Team building when done right, can greatly increase team performance, help team members to important master skills, and foster an atmosphere of trust, respect, and encouragement.
Unfortunately, this rarely occurs because most organizations look at team building as an event when it should be looked at as a continual process that doesn’t stop once a meeting or workshop is over.
Here, are five key elements with practical suggestions of how to implements them during your team building sessions.
Teams are formed to achieve specific goals that require teamwork, collaboration, and a complex set of several competencies. Most importantly, teams can only perform well if goals are clear and measurable and if they have been arrived at collaboratively. Thus one of the key reasons for team building is to help identify and set the purpose of the team. When the focus of team building is to clarify goals and roles, you should be aware of some of the pitfalls that can occur: Do ensure that all team members are involved in the goal-setting process.
Studies have shown that when team members are encouraged to take part in the setting and measuring of their goals, higher levels of commitment and motivation are seen because the team members have a mutual understanding that these goals are best achieved through collaborative efforts. Be careful to avoid setting too many goals, and do be sure to prioritize those goals and to set appropriate timelines for their completion. It also best to allow the team to figure out just how they wish to achieve those goals and not micro-manage their efforts.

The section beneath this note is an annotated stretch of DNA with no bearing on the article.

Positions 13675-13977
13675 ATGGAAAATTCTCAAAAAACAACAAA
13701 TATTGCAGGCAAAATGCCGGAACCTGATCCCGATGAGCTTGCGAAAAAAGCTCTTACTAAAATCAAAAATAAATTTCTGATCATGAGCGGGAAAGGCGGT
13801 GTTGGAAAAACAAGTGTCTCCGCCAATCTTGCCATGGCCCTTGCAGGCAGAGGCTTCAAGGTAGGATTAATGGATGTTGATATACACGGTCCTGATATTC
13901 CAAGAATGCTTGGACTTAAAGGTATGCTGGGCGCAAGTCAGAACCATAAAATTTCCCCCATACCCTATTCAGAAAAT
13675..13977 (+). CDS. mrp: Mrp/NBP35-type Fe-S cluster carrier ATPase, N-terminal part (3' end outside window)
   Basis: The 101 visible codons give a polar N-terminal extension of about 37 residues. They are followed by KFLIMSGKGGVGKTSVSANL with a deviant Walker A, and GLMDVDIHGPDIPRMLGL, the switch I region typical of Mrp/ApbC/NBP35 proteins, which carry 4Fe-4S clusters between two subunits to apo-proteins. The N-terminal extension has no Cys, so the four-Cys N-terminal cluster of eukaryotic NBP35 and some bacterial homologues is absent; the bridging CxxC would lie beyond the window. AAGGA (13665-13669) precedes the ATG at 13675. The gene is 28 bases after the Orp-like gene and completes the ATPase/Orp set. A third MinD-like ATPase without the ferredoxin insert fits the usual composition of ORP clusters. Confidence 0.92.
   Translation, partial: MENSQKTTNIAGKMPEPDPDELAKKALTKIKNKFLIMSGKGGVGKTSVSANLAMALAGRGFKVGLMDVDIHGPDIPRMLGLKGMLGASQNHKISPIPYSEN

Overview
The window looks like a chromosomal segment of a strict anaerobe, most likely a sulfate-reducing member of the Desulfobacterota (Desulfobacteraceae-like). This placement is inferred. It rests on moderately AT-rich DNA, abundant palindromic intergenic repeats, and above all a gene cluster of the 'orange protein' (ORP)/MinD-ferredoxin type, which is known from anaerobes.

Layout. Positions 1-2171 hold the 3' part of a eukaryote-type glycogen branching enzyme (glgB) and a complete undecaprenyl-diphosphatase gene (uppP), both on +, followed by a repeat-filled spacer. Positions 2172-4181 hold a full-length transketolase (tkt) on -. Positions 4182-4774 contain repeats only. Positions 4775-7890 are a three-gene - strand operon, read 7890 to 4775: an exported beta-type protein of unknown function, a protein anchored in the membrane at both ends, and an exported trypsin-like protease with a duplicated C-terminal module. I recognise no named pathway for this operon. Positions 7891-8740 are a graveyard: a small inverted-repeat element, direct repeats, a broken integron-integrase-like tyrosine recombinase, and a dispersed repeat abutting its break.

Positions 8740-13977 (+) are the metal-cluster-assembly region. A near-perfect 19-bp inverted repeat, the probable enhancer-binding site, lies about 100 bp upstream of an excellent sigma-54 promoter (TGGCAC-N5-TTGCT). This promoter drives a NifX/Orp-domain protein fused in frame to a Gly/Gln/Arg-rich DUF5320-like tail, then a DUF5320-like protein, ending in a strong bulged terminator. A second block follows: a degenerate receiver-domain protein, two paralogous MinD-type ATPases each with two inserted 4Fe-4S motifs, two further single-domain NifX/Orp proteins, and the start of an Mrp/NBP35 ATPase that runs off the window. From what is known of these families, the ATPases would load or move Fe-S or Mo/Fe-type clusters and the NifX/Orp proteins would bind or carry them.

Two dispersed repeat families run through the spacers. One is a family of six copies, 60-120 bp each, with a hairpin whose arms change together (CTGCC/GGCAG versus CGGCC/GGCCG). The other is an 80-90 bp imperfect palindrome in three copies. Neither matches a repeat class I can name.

A practical tool for goal-setting: S.M.A.R.T goals
SMART is an acronym standing for:
Specific (make the goal specific)
Measurable (make the goal measurable)
Attainable (make the goal attainable so that you do not frustrate
Defining goals by these criteria helps the team to focus their efforts, to stay motivated, to meet the determined deadlines, to have control fo their tasks, and to be able to prioritize those tasks.
To build an effective and high-performing team, members need to see how they can contribute their knowledge, skills, and competencies to the team’s goals. Therefore, be sure to dedicate some time to assigning the appropriate people to specific tasks according to their abilities, and to discussing the different roles team members are going to take up in order to make the team successful. Having clear roles promotes individual accountability and fosters ownership of one’s work toward accomplishing the team’s goals.
Furthermore, team members should hold each other mutually accountable for their assignments and performance. This approach encourages the team to perform regular performance check-ups and can greatly increase the standards of performance and the completion of tasks.
A practical tool for role clarification and accountability is the RACI matrix
RACI is again an acronym that stands for:
This one helps to identify the different roles within the team in accordance with the goals and tasks needing to be completed in order to achieve those goals and fulfil the project. By creating this visual matrix members can easily check who is in charge of what and ask the right person for support.
Employ Clear, Honest, Open communication
Clear, open and honest communication plays a critical role in a team’s success. We can argue that if a team is able to communicate clearly and openly they have already done half of the job. Team leaders or facilitators play a big role in educating the team on the importance of utilizing this key skill. In the early phase of team development, it is especially helpful if leaders or facilitators initiate exercises using communication skills so that the team can practise expressing ideas and opinions, giving feedback and making sure that they are understanding each other.